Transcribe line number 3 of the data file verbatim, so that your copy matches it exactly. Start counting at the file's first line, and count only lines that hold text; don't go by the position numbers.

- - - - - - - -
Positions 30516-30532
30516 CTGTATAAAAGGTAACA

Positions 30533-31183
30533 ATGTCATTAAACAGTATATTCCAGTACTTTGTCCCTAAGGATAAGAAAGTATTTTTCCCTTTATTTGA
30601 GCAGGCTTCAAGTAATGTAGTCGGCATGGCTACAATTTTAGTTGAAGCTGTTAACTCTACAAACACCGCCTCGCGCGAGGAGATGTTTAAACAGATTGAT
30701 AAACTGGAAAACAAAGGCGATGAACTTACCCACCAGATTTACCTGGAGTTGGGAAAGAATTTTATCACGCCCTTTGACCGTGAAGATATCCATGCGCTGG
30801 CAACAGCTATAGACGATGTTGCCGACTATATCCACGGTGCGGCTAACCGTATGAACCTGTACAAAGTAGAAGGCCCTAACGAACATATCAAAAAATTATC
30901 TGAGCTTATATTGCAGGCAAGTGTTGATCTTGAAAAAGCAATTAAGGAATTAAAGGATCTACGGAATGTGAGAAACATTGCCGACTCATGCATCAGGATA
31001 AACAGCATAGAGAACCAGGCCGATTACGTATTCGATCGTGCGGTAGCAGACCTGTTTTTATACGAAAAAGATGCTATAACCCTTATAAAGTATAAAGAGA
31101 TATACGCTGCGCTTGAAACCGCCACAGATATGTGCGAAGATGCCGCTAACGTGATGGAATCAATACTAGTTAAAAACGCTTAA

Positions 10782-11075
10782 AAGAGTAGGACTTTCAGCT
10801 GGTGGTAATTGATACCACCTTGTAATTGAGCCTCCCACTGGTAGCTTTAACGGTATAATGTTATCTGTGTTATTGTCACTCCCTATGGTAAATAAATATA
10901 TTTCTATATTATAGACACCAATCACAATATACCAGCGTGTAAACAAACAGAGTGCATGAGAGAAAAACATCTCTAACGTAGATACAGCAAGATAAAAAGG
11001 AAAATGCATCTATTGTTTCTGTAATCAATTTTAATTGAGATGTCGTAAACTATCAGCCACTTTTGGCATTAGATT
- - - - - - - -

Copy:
Positions 30533-31183